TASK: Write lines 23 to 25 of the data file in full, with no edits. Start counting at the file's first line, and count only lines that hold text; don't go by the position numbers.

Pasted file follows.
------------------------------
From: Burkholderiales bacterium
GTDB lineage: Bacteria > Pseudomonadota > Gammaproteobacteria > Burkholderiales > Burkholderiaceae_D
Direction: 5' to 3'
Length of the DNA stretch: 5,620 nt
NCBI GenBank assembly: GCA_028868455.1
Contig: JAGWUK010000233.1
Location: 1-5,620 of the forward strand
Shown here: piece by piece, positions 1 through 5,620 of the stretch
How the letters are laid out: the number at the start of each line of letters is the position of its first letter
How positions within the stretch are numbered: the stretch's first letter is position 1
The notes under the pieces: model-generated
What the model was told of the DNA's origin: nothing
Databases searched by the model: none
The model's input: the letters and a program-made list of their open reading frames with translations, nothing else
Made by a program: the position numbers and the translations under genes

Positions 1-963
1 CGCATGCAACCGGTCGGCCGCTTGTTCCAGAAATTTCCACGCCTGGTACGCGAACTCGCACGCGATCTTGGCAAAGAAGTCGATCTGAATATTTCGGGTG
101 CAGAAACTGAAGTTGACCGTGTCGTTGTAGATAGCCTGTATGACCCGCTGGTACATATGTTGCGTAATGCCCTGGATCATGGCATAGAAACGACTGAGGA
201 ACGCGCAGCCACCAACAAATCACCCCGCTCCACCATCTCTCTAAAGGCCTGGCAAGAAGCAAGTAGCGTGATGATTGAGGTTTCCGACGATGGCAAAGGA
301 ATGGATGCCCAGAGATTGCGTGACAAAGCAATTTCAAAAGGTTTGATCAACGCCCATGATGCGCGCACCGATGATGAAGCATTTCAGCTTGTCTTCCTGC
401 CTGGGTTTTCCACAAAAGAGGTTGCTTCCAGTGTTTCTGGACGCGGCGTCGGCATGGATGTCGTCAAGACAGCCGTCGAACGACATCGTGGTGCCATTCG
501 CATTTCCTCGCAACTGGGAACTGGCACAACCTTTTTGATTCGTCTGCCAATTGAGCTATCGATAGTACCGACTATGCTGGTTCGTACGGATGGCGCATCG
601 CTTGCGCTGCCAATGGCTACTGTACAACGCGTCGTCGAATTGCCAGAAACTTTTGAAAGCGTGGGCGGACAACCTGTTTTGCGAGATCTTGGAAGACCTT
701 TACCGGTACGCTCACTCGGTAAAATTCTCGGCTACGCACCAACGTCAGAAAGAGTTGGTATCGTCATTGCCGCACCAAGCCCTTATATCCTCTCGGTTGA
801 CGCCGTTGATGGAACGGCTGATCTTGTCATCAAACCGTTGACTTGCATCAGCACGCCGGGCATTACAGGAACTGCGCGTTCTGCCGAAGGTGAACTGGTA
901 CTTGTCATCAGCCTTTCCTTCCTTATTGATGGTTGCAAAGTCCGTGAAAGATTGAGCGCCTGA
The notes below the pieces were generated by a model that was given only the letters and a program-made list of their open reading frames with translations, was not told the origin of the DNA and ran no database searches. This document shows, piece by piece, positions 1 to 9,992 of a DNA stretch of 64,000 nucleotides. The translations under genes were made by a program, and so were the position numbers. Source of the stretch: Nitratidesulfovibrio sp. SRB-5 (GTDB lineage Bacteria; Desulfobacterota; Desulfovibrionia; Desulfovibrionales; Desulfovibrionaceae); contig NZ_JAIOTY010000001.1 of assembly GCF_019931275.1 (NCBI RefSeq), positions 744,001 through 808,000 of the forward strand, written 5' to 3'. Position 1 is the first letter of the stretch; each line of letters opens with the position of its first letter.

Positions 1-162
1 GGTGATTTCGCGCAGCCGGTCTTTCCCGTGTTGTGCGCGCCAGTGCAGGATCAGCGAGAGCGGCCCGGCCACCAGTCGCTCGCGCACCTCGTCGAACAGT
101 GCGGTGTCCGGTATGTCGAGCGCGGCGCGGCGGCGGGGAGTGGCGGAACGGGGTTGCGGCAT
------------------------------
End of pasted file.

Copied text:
601 CTTGCGCTGCCAATGGCTACTGTACAACGCGTCGTCGAATTGCCAGAAACTTTTGAAAGCGTGGGCGGACAACCTGTTTTGCGAGATCTTGGAAGACCTT
701 TACCGGTACGCTCACTCGGTAAAATTCTCGGCTACGCACCAACGTCAGAAAGAGTTGGTATCGTCATTGCCGCACCAAGCCCTTATATCCTCTCGGTTGA
801 CGCCGTTGATGGAACGGCTGATCTTGTCATCAAACCGTTGACTTGCATCAGCACGCCGGGCATTACAGGAACTGCGCGTTCTGCCGAAGGTGAACTGGTA